Electing Kerry president will not deliver that medicine. It will only advance the disease. The Democratic Party had its Tony Blair moment after the 1994 congressional elections when Bill Clinton shifted it to the center and created the most successful Democratic era in presidential politics since the 1960s. When Al Gore campaigned from the populist (and arrogant) left, he betrayed that legacy, squandered the Democrats' best position in decades, divided the party, and lost the election all at the same time. America needed a vital but responsible opposition party after September 11. Instead, it was stuck with Tom Daschle, Nancy Pelosi, Michael Moore and now John Kerry.
Kerry is no Tony Blair. He is not the man to lead a recovery in the Democratic Party. Under him and without George W. Bush on whom to fixate, Democrats' papered-over fissures would only worsen. Kerry's administration would be structurally unable to satisfy its constituents and America would be caught in-between for four pretty important years. The unserious left would interpret its win over George W. Bush as a vindication of both its goals and its Machiavellian methods, with probably disastrous results. Democrats need more time in the political wilderness to sort out their identity and vision for the country. Maybe this will take four more years, perhaps eight. It will take at least two years just to become worthy as an opposition party. It will also take someone else than John Kerry to lead it into that better place.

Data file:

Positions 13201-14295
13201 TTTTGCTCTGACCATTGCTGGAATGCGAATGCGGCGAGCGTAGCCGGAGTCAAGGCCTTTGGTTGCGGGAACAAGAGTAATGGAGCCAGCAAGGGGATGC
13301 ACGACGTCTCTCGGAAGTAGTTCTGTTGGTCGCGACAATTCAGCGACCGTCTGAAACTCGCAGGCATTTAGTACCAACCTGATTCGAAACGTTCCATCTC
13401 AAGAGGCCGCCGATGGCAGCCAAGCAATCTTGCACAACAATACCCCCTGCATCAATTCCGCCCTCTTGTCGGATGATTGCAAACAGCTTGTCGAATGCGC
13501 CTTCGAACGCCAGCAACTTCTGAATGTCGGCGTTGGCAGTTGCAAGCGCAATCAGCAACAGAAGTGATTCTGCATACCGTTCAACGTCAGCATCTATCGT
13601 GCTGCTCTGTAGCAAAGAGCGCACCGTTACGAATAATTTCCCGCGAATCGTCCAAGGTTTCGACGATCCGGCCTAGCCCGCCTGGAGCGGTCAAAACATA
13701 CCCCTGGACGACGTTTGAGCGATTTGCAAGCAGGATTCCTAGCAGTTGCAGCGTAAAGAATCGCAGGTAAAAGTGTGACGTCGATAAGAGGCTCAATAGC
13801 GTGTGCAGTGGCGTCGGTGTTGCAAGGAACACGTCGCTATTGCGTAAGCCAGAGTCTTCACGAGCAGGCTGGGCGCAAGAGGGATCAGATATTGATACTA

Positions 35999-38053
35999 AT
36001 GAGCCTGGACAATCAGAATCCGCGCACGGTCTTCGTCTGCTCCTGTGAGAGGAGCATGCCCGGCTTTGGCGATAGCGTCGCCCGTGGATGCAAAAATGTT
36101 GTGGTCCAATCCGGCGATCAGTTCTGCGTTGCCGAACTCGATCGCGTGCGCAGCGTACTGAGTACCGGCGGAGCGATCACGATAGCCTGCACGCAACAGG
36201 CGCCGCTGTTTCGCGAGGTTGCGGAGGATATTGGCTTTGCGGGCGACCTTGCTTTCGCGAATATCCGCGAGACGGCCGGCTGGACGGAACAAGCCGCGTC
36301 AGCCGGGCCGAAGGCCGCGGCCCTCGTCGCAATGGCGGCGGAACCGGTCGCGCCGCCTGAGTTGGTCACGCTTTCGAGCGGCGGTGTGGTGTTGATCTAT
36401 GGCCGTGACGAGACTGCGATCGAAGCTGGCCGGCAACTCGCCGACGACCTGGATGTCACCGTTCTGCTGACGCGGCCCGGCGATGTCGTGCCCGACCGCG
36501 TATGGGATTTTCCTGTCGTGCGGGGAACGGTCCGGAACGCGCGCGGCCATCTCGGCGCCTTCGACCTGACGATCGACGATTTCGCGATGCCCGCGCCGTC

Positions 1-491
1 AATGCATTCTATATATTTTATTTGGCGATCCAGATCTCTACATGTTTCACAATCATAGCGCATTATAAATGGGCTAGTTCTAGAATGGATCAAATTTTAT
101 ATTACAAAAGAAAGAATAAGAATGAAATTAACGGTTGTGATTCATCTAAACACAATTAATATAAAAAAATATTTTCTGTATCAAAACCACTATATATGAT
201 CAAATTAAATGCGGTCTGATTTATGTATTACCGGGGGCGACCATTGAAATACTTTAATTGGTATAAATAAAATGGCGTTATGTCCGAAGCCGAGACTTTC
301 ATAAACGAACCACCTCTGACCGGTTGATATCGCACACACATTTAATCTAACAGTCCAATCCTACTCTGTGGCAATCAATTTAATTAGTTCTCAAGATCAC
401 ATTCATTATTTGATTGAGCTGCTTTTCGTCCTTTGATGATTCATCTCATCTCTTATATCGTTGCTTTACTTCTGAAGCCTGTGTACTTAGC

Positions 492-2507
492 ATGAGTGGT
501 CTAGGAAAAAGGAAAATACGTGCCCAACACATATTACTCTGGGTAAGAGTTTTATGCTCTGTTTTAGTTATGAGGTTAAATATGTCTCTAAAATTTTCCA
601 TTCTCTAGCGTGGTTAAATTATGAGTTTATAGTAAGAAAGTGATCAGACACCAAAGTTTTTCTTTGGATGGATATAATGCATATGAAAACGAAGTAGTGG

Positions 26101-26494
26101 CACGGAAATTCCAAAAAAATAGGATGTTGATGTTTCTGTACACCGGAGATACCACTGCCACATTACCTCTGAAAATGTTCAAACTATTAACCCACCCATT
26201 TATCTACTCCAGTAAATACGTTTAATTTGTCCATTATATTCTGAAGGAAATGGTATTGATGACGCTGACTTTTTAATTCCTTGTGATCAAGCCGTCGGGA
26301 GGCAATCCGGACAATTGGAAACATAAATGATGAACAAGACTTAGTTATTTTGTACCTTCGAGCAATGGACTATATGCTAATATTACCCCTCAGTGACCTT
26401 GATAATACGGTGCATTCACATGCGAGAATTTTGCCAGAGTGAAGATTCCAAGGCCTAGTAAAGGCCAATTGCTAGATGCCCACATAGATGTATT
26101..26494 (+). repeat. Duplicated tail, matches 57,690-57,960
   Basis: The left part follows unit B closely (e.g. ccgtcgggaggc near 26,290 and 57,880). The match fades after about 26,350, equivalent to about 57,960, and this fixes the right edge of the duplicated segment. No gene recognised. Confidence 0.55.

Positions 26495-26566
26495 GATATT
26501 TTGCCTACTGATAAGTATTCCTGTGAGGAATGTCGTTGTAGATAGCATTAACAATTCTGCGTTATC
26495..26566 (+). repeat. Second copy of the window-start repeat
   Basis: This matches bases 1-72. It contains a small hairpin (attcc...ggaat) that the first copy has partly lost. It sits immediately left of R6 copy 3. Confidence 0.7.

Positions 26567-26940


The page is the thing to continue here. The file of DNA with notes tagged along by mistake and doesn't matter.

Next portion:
I haven't said much positive about George W. Bush, have I? No, I haven't. W is a better president than I could ever be, especially in these very challenging times, and despite his weaknesses he is still not as mediocre as Kerry. But he has been "just OK" as a president, which is to say he has been a disappointment. I have already lodged some complaints about this administration and the party that created it, and my liberal colleagues here at Westmont have lodged further substantial complaints about Bush, his administration, his policies, the way he has been waging this war, and the Republican Party he is creating. As long as those criticisms are responsible, fair, and free from the hyperbole and paranoia that now characterize a lot of language from the left, I grant the force of many of those criticisms. I don't blame people for wanting a president besides George W. Bush.